From MODELNET

<I'm new to this hobby. Could someone please tell me what PPM and PCM stand 
for and how they work?>

PPM - Pulse Position Modulation
PCM - Pulse Code Modulation

These relate to the way that the control information is encoded into the radio 
signal from the transmitter. An 8-channel transmitter transmits a signal that 
consists of "frames" of eight servo instructions followed by a "reset" command 
called a synch pulse. The receiver waits for the synch pulse and then sends 
each instruction that follows to the 8 channels in turn. If it loses track, 
say due to a bit of interference or a weak signal, it waits for another synch 
pulse and then starts again.

The original RC systems used simple pulses as servo instructions, with the 
width of the pulse indicating the servo position (called Pulse Width 
Modulation or PWM). A typical system might use a 1 millisecond (ms) pulse for 
one end of the servo travel, a 2ms pulse for the other end and a 1.5ms pulse 
for center. The signal transmitted by the current PPM transmitters is 
actually the same as the PWM system, but as the receiver actually measures the 
length of time from the end of the synch pulse to the end of each servo pulse 
it is called Pulse *Position* Modulation (PPM).

A relatively recent development in R/C has been to use microprocessors to 
encode the servo information in a digital binary format called Pulse Code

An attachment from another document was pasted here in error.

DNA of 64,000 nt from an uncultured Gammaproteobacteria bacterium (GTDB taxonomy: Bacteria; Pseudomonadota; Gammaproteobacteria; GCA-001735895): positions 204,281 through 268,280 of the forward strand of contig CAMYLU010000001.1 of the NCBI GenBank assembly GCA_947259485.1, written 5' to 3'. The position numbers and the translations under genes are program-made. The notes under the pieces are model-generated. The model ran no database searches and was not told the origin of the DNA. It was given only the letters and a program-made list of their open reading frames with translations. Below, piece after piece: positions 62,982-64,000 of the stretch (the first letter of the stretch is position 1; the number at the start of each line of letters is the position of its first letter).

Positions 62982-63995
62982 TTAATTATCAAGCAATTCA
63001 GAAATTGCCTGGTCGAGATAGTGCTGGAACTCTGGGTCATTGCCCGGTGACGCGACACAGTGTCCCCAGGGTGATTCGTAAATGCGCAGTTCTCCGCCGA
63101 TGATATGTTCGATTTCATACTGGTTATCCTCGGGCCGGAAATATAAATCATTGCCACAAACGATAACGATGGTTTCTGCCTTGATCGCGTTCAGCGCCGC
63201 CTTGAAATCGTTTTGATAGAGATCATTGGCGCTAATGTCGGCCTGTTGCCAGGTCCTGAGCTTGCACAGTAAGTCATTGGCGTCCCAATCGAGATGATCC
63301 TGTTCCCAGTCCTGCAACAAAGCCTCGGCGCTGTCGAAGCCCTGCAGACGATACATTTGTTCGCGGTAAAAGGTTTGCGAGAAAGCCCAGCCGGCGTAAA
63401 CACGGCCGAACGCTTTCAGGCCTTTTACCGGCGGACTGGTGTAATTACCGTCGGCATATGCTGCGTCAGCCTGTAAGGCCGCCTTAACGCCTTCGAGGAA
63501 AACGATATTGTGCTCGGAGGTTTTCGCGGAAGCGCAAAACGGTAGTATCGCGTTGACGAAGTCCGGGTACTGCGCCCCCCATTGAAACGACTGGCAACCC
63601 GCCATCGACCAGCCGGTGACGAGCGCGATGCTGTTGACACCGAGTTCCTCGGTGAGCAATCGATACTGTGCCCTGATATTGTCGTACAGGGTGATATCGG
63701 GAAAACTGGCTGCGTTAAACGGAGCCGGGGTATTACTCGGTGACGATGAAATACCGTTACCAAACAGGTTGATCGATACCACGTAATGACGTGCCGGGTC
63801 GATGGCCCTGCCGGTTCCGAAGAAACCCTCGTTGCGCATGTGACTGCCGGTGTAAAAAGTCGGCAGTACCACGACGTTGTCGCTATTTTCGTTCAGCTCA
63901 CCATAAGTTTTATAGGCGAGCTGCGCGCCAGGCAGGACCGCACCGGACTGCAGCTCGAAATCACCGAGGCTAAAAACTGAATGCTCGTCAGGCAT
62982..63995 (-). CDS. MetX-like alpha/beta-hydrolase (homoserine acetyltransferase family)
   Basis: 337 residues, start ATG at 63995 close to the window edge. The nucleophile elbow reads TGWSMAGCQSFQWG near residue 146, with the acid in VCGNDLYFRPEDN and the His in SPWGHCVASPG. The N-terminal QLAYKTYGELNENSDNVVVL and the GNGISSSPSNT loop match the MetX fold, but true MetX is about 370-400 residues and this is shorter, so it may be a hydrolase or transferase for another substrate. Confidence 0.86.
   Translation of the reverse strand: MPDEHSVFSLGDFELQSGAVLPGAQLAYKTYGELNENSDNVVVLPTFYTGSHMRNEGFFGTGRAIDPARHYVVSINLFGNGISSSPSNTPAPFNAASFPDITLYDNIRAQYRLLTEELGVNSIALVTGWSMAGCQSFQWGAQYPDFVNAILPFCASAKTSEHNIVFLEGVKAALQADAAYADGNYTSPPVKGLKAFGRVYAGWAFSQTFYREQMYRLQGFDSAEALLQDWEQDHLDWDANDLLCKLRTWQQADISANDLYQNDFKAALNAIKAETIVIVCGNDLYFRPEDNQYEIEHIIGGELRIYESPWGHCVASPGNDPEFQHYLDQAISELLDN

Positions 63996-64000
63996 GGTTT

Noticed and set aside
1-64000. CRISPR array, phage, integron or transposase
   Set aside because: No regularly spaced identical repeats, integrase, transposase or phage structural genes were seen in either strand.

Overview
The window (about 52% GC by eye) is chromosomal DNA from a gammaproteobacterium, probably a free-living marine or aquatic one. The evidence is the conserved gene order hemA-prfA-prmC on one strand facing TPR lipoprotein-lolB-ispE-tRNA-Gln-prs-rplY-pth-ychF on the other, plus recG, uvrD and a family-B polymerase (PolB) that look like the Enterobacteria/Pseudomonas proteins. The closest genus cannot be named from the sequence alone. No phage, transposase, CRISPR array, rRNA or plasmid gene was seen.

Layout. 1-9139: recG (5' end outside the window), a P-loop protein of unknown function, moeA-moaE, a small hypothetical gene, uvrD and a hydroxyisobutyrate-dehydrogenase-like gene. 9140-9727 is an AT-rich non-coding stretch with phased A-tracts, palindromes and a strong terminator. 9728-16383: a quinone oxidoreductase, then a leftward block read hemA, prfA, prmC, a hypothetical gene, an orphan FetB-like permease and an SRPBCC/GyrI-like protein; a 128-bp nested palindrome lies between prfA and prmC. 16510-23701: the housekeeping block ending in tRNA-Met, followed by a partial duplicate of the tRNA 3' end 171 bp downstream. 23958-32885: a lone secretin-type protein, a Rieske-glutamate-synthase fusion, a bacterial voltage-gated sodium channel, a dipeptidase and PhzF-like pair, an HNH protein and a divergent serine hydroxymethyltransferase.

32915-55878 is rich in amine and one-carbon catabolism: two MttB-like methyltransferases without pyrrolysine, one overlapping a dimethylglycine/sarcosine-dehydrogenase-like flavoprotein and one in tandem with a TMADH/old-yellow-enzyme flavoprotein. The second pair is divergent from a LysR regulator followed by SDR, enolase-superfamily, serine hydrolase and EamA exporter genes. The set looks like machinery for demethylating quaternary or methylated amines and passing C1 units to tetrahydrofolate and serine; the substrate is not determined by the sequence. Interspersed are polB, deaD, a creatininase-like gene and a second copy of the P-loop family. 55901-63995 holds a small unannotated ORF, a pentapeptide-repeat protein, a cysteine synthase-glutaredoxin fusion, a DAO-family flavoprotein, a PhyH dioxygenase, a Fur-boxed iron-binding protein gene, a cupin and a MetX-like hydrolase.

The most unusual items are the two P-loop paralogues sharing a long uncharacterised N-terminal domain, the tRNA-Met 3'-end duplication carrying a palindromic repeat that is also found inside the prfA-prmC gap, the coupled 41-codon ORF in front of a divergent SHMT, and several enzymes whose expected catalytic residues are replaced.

Modulation (PCM). Instead of simple variable length servo pulses the 
transmitter now sends eight separate groups of fixed length pulses which comprise a binary number representing the servo position. In addition, the Synch Pulse is now a Synch "Word" - another binary number - which some would suggest gives it slightly better interference rejection. A PCM receiver needs a 
Microprocessor, so it is larger and drinks more current. To offset this 
disadvantage the microprocessor can be used for other things. PCM transmitters 
can be programmed to periodically transmit "failsafe" settings that the 
receiver stores and uses if it loses the signal from the transmitter. The 
Microprocessor in the PCM transmitter can be used to provide a range of 
programmable functions and mixing systems which are probably only used 
seriously by 5% of those who own them.

Your implied question is which system is best, and this isn't an easy one to 
answer. For most modelers the PPM systems are more than adequate. They are 
cheaper, lighter and probably more reliable. I race FAI-F3D class pylon racers 
and I NEVER use a PCM receiver in these models because they don't like the 
high G forces generated during cornering (and inadvertent triggering of the 
failsafe system would be highly dangerous on a model that does 200mph and 
flies at only 10-15 feet). On the other hand large models benefit from the 
added safety of the failsafe system - indeed in the UK it is a legal 
requirement to have a "failsafe device" on any model weighing more than 7Kg).

Most PCM transmitters can be switched to either PCM or PPM, so you can always 
get a system like the Futaba Field-Force Super 7 with a PPM receiver until you 
actually *need* a PCM receiver. These computerized sets are expensive, so my 
advice to you would be to get a simple 6 channel PPM set for now and only get 
an expensive computer set later if you feel the need. The simple set will be 
half the price...

Peter D Rieden
(Surrey, UK)